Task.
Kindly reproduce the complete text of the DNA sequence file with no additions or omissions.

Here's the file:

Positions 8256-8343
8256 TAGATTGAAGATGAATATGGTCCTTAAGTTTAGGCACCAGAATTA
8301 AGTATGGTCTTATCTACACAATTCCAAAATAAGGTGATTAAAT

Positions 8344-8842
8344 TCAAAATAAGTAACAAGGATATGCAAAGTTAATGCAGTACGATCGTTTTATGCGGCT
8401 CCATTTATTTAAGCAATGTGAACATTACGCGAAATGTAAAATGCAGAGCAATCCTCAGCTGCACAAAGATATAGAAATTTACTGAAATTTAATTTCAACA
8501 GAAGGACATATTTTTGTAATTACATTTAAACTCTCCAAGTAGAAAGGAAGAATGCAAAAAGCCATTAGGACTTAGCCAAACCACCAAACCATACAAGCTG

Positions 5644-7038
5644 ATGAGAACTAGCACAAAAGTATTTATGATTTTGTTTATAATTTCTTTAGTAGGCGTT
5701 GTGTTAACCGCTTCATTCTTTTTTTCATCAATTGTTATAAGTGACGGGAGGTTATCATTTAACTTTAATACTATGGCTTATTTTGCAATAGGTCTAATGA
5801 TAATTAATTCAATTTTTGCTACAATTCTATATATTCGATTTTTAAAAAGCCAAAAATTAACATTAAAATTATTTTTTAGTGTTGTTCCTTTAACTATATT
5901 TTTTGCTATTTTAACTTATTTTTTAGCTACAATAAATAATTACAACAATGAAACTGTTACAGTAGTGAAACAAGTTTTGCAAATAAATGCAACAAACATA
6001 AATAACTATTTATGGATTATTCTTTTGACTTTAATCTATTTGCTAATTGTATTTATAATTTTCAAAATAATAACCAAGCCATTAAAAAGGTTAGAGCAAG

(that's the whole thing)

Positions 8256-8343
8256 TAGATTGAAGATGAATATGGTCCTTAAGTTTAGGCACCAGAATTA
8301 AGTATGGTCTTATCTACACAATTCCAAAATAAGGTGATTAAAT

Positions 8344-8842
8344 TCAAAATAAGTAACAAGGATATGCAAAGTTAATGCAGTACGATCGTTTTATGCGGCT
8401 CCATTTATTTAAGCAATGTGAACATTACGCGAAATGTAAAATGCAGAGCAATCCTCAGCTGCACAAAGATATAGAAATTTACTGAAATTTAATTTCAACA
8501 GAAGGACATATTTTTGTAATTACATTTAAACTCTCCAAGTAGAAAGGAAGAATGCAAAAAGCCATTAGGACTTAGCCAAACCACCAAACCATACAAGCTG

Positions 5644-7038
5644 ATGAGAACTAGCACAAAAGTATTTATGATTTTGTTTATAATTTCTTTAGTAGGCGTT
5701 GTGTTAACCGCTTCATTCTTTTTTTCATCAATTGTTATAAGTGACGGGAGGTTATCATTTAACTTTAATACTATGGCTTATTTTGCAATAGGTCTAATGA
5801 TAATTAATTCAATTTTTGCTACAATTCTATATATTCGATTTTTAAAAAGCCAAAAATTAACATTAAAATTATTTTTTAGTGTTGTTCCTTTAACTATATT
5901 TTTTGCTATTTTAACTTATTTTTTAGCTACAATAAATAATTACAACAATGAAACTGTTACAGTAGTGAAACAAGTTTTGCAAATAAATGCAACAAACATA
6001 AATAACTATTTATGGATTATTCTTTTGACTTTAATCTATTTGCTAATTGTATTTATAATTTTCAAAATAATAACCAAGCCATTAAAAAGGTTAGAGCAAG